When this case came before the Commercial Court, the Minister for Finance had confirmed to the applicants that the State would not object to an application for a vesting order under section 26 of the 1893 Act.
In its ruling, the Commercial Court followed a relatively old decision of the Irish Courts in Re. Kavanagh and Cantwell1 in which it was held that, where a company is dissolved without property being transferred, it can properly be said that the case is one in which the trustee cannot be found within the meaning of section 26 of the 1893 Act. The Court in Re. Kavanagh saw fit to make an order that the property should vest in the company to which the assignment ought to have been made prior to the dissolution of the liquidated company.
The Commercial Court also accepted that the decision in Re. Kavanagh was followed in Heidelstone Company Limited and Courtview Management Company2 and was again followed in the case of Re. Church3, where, in both cases, the High Court made vesting orders pursuant to section 26 of the Trustee Act.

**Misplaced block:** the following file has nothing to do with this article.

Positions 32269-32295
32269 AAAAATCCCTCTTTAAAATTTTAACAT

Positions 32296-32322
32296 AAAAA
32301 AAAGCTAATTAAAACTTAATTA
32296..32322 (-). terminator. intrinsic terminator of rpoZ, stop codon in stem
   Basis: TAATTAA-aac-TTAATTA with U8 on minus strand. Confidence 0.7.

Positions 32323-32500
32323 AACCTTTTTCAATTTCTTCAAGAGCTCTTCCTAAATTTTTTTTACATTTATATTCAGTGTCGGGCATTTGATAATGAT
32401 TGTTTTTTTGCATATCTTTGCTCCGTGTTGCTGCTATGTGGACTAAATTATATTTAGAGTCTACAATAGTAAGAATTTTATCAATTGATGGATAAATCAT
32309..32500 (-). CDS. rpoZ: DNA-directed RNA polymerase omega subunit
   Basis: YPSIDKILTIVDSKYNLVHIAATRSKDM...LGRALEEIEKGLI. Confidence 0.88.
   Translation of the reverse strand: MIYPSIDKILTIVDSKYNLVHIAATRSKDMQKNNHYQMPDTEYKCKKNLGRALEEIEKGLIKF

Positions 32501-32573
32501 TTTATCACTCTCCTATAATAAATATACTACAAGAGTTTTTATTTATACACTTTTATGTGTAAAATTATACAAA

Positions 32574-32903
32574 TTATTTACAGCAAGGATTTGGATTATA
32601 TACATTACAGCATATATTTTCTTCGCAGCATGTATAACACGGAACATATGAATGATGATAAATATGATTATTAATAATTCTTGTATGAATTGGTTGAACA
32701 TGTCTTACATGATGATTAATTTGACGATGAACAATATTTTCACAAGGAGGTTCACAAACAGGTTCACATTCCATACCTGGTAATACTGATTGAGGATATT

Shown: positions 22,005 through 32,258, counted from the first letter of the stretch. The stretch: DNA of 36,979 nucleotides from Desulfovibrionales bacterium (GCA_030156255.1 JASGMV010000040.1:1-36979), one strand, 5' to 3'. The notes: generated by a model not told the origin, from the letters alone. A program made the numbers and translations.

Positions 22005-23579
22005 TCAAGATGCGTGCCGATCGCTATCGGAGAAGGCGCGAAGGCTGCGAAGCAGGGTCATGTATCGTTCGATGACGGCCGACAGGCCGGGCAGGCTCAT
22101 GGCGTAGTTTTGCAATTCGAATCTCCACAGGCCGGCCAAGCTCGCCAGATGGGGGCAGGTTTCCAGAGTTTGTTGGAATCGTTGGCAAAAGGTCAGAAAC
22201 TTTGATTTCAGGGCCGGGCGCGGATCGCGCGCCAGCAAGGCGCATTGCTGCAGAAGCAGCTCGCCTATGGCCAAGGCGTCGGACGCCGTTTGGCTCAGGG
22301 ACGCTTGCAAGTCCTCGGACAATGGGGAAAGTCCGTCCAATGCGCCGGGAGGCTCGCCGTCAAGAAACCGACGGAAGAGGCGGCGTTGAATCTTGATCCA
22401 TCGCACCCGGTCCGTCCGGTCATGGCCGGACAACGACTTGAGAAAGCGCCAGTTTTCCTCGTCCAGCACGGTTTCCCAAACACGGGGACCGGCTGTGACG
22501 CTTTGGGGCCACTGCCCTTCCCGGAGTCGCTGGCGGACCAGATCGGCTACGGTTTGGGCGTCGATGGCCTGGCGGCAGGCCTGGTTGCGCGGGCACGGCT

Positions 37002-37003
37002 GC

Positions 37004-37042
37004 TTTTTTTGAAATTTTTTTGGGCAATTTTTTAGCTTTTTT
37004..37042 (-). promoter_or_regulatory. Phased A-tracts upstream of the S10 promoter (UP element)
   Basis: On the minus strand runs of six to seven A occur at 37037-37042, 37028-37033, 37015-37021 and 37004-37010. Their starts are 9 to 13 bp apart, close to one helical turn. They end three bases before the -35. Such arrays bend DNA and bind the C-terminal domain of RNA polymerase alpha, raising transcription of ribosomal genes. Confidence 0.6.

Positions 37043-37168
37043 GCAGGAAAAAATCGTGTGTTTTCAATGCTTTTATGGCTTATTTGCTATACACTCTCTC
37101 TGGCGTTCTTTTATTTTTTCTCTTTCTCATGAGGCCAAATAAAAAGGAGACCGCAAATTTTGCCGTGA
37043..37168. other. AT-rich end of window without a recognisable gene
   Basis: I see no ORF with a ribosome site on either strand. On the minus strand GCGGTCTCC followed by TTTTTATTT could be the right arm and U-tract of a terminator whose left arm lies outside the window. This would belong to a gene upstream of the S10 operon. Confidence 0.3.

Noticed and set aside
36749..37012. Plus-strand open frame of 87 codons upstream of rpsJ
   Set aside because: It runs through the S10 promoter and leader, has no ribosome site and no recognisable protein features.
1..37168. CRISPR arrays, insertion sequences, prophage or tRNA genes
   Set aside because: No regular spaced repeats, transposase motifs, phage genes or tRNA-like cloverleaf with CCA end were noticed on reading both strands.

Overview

In order for a trust over lands to be created, section 4 of the Statute of Frauds (Ireland) 1695 requires that the trust be evidenced in writing and signed by a person able to declare a trust. The applicants relied upon a decision of the English courts in Re. Strathblaine Estates Ltd4, in which the Court was satisfied that the minutes of the company were sufficient evidence of the creation of a trust.
The Court accepted that, by reason of the agreement between the liquidator of the subsidiary and its parent to transfer all of the assets of the subsidiary to the parent, the lands which were not ultimately transferred by the liquidator were held on trust for the parent. The Court also accepted that the agreement was evidenced in writing, for the purpose of section 4 of the Statute of Frauds (Ireland) Act 1695, by the minutes of the meeting of the board of the subsidiary and the resolutions passed at that meeting and by the parent at the EGM of the subsidiary.